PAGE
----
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How Far Does the Disaster of 1898 Account for the Growth of Catalan and Basque Nationalism?

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How far does the disaster of 1898 account for the growth of Catalan and Basque nationalism?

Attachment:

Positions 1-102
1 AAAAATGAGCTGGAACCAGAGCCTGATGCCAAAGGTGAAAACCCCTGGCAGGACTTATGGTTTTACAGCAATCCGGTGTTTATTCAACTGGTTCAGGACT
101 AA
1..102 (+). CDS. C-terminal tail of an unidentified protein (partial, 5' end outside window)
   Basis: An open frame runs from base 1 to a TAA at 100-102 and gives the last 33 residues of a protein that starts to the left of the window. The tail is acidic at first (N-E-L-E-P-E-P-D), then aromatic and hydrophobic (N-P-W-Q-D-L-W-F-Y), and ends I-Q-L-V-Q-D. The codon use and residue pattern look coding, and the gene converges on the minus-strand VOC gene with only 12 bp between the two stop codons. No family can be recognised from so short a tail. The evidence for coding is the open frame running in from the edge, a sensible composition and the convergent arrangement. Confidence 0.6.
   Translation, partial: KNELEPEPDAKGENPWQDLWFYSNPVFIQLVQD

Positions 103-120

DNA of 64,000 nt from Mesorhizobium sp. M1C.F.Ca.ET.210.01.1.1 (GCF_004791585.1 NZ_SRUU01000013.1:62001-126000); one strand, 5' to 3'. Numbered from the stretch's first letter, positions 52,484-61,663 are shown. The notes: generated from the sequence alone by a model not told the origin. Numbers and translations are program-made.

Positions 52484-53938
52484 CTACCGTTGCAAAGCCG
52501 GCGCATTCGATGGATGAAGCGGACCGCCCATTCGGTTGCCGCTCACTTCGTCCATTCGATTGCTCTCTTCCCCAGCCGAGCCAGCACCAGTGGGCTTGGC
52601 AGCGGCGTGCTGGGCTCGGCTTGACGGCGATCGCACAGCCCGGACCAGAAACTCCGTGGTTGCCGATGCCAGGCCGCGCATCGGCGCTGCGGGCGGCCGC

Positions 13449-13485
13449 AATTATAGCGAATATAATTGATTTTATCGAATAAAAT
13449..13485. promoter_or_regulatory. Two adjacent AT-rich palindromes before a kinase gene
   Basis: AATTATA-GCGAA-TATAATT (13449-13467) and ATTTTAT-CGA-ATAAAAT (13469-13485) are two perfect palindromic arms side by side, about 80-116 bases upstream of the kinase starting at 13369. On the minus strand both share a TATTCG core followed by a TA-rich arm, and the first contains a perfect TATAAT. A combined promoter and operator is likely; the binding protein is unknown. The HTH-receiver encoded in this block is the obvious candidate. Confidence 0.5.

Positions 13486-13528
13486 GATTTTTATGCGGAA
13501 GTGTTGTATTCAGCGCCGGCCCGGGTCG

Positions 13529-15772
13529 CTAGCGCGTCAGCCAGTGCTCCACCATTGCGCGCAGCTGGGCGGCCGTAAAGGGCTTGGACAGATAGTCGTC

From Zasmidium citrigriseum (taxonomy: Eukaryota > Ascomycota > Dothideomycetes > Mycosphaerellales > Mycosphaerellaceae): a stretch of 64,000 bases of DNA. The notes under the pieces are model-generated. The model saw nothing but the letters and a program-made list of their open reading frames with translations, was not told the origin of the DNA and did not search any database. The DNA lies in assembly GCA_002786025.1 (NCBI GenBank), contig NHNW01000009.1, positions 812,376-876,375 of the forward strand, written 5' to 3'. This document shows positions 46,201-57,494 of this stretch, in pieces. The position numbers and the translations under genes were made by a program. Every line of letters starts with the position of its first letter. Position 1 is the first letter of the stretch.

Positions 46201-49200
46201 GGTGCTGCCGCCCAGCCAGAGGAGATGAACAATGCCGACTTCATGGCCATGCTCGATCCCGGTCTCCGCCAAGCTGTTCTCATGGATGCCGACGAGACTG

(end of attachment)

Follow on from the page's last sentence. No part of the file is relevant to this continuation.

The humiliating defeat of Spain to America during the Spanish-American War of 1898 dealt a catastrophic blow to the Spanish nation. In the subsequent Treaty of Paris signed on December 10th 1898, Spain relinquished its remaining colonial territories in the Caribbean and the Pacific. The disaster evoked heavy criticism of the Restoration government and its inherent corruption amongst many groups within Spanish society and served as a catalyst for the emergence of new political forces seeking to contest against the ruling oligarchy, most notably Catalan and Basque nationalism. This essay will argue that the disaster of 1898 was largely accountable for the growth of this nationalist sentiment in Catalonia and the Basque country. However, it will go on to assert that it was not wholly responsible: Catalanism had been built upon a steadily growing tide of Catalan particularism throughout the nineteenth century, and in the Basque Country its growth was ephemeral and would in fact enter a period of a more accelerated development during the years of the First World War. In Catalonia, friction had long existed between its regional demands and the centralising mission of the Spanish state. This tension had grown as a process of modernisation encouraged by industrial development in Catalonia had widened the cultural and economic gap between it and a stagnant central and southern Spain characterised by an agrarian subsistence economy. However, Catalan industry maintained great reliance on the Spanish state for the protection of its economic interests. It provided the framework with which Catalonian manufacturers could exploit the domestic market and provided access to lucrative colonial markets critical to Catalonian commerce. So long as Catalan economic interests remained…...

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